Doing laundry sucks. I could think of a hundred things I’d rather be doing. But, for 116,000 unfortunate Australians access to clean laundry is an indulgence. For two incredible Millennials, knowing this was life-changing.
Brisbane Millen-trepreneurs and best mates, Nic Marchesi and Luke Patchett became joint holders of the prestigious Young Australian of the Year award in 2016 for their work in their company, Orange Sky. The boys started the company in 2014 when they were just shy of twenty, but neither had any ambition to be CEOs or business owners, all they wanted to do was a help. Five years down the track and Orange Sky has 250 outlets, 1750 volunteers, turns over $5m and supports thousands of Australians experiencing homelessness.
So, what does Orange Sky do?
They’re a mobile laundry service. But they’re a lot more than that.
Marchesi and Patchett know the struggle of those experiencing homelessness, they had mates living rough and they know how tough it is to get a leg up when you’re that down and out. They also had a hunch some clean clothes and a good chat could mean the world of difference when you have nothing but the clothes on your back. And that’s how they knew they could help.
The inception of Orange Sky was just a couple of mates and a van wanting to make a difference.
What if we could drive around with a washing machine and give those experiencing homelessness a chance to wash their clothes? The pair pondered, but Millennials don’t ponder long, they ‘do’.
Marchesi told Kochie’s Business Builders last year,
“We (Marchesi and co-founder Lucas Patchett) just came up with this crazy idea of putting a washing machine in the back of a van. We got two washers and two dryers and named it ‘Sudsy’.”
Sounds so simple.
Anyone who’s started a business knows it’s never as easy as that. And the two Millennial heroes discovered that with their first hurdle, almost instantly. It was a pretty major one too–getting the machines and the van to actually work. ‘Sudsy’ was a little more stubborn than a grease stain, it turns out. So, the pair lobbed on the doorstep of one of Queensland’s major laundromats and pitched their idea, they told them what they needed––a washing machine that worked, basically. Bless that Millennial confidence! Despite initial resistance, not taking no for an answer, Sudsy and the boys managed to sell the idea and drove away with their van ready for action. A few more hurdles later and they now have a fleet of 35 “sudsies” across Australia.
What started with an idea to wash clothes, grew quickly into something bigger. The catalyst was an experience early on in their journey. They were helping a young homeless man on the streets of Brisbane and they got chatting, by the time his washing was ready they knew almost as much about him as they did each other. That’s when they realised that something people experiencing homelessness are gasping for as much as a hot meal and some clean clothes are a conversation. To be seen, to feel part of the community. Orange Sky now had a bigger purpose. And a more philosophical mission. They wanted to create a community and give our 116,000 Australians experiencing homelessness a feeling of belonging.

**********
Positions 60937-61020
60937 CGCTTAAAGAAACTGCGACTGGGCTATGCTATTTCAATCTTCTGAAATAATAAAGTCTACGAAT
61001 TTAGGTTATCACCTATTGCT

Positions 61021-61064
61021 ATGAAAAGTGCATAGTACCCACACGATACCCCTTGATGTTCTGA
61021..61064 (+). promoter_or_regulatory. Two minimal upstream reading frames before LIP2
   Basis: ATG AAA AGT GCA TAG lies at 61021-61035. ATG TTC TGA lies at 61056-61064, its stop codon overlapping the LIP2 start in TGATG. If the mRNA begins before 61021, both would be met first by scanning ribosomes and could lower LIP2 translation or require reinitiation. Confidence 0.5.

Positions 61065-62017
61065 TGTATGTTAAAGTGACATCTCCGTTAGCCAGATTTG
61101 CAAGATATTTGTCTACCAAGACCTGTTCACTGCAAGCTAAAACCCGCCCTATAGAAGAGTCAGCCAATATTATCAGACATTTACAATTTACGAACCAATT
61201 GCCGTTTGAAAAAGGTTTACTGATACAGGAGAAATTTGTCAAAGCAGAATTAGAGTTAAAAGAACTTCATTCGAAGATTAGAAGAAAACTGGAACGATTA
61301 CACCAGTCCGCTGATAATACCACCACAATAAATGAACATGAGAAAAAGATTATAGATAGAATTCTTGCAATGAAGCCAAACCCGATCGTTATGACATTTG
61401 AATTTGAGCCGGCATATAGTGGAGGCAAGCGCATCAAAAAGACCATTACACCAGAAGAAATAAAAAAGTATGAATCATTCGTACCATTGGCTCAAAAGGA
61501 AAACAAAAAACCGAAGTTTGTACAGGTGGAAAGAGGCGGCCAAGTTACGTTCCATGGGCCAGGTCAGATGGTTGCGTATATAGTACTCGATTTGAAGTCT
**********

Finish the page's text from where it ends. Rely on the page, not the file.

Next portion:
The Orange Sky staff aren’t homeless experts, or laundry experts or counselors, they’re just good people with conversation skills that want to help. Just like the company’s founders. Orange Sky’s website displays a weekly tally of the amount of volunteers they have rostered on (around 1750 per week), how many loads of washing they’ve done (around 1000 per week), how many showers they provided (around 150 per week), and more importantly, how many hours of conversation they’ve provided––which is around 1500hrs per week!)
Along with a free regular laundry and shower service for thousands of their less-fortunate friends, in their ‘spare time’ Orange Sky’s social enterprise business model also runs a commercial laundry service that employs the homeless people they look after. They’ve partnered with national labour hire organisation, Programmed, to provide a 13-week ‘back-to-work’ training internship with Orange Sky. When the recipients complete their placement, they leave with recent work experience, references ongoing support from Programmed, and newfound confidence.
The boys don’t feel like they had any big business breakthrough, they just wanted to do something, wanted to help, and they found a way to do it. They faced each new hurdle with a can-do attitude and kept their mission in mind.
“A washing machine, a shower and Orange Sky Digital won’t put a roof over someone’s head. But that’s not our core mission. Our mission is to positively connect people.”
Pretty inspiring stuff, hey?! So, how did you spend your early twenties?